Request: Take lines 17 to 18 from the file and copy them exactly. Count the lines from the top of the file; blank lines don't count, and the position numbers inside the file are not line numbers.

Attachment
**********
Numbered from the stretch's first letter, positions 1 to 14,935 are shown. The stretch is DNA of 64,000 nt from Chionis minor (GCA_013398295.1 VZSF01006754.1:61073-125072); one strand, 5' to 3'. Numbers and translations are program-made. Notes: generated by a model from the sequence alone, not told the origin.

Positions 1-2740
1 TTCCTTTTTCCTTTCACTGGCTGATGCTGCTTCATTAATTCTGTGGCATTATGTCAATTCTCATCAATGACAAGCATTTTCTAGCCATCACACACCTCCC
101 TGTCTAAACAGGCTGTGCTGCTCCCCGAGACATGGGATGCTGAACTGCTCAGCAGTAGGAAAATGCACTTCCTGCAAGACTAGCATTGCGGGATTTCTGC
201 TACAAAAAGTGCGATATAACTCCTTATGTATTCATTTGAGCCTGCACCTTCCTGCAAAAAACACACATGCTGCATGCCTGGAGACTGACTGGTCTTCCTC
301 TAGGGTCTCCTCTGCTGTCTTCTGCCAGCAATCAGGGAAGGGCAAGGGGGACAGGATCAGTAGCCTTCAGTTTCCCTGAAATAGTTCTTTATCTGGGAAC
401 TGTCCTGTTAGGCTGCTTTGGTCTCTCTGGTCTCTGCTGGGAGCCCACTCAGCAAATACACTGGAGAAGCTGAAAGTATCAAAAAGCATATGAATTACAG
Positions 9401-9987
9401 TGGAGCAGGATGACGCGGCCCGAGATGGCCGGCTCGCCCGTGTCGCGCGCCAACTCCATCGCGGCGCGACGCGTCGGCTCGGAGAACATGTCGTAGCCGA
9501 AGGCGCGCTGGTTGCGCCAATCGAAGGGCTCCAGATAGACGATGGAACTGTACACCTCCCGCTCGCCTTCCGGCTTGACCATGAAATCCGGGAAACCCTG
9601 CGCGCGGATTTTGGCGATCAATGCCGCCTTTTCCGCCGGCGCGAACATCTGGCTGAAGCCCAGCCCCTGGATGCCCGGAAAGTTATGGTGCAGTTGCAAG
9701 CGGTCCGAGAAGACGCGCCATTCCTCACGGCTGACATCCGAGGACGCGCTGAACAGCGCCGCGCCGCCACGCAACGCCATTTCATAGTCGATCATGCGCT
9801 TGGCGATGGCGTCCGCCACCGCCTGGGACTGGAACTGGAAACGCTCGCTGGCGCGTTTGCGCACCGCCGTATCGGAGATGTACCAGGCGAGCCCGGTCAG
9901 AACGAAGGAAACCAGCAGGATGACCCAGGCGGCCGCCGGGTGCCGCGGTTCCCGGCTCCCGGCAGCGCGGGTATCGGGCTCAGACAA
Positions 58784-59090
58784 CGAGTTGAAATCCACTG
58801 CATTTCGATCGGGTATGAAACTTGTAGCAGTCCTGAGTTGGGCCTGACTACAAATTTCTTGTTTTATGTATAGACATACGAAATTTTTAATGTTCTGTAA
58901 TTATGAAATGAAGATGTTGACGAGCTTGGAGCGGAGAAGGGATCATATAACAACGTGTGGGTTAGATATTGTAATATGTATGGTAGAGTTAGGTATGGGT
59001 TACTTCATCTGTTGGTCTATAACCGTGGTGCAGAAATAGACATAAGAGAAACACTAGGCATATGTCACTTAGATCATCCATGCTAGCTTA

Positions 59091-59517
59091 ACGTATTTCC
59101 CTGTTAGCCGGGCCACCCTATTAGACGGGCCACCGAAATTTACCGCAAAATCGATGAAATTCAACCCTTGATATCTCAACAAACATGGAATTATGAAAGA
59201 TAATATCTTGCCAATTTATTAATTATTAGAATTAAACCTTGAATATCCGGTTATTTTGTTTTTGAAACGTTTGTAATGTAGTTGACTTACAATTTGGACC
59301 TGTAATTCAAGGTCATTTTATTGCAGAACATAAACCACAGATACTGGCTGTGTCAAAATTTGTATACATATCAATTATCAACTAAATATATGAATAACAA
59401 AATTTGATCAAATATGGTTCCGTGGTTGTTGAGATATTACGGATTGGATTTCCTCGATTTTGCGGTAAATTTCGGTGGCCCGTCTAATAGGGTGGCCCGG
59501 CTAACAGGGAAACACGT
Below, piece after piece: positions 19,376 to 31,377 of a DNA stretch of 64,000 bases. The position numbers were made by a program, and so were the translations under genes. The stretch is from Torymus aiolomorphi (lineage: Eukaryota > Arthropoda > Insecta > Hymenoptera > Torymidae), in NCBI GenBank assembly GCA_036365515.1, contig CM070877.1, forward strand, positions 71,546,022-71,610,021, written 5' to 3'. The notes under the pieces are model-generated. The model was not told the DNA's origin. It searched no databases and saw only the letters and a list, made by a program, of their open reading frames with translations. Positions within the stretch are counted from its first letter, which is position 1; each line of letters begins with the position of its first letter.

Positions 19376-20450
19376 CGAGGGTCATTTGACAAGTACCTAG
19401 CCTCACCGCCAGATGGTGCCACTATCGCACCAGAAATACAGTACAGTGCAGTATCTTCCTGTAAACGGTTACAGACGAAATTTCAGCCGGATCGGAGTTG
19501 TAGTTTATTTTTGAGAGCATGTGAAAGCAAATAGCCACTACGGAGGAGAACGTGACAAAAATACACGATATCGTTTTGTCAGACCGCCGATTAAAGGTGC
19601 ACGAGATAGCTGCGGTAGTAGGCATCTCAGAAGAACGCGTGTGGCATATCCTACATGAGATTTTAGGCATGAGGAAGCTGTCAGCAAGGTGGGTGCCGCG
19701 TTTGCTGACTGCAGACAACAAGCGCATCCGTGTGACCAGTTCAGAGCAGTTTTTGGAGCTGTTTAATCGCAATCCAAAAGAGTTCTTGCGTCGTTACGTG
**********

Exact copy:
58801 CATTTCGATCGGGTATGAAACTTGTAGCAGTCCTGAGTTGGGCCTGACTACAAATTTCTTGTTTTATGTATAGACATACGAAATTTTTAATGTTCTGTAA
58901 TTATGAAATGAAGATGTTGACGAGCTTGGAGCGGAGAAGGGATCATATAACAACGTGTGGGTTAGATATTGTAATATGTATGGTAGAGTTAGGTATGGGT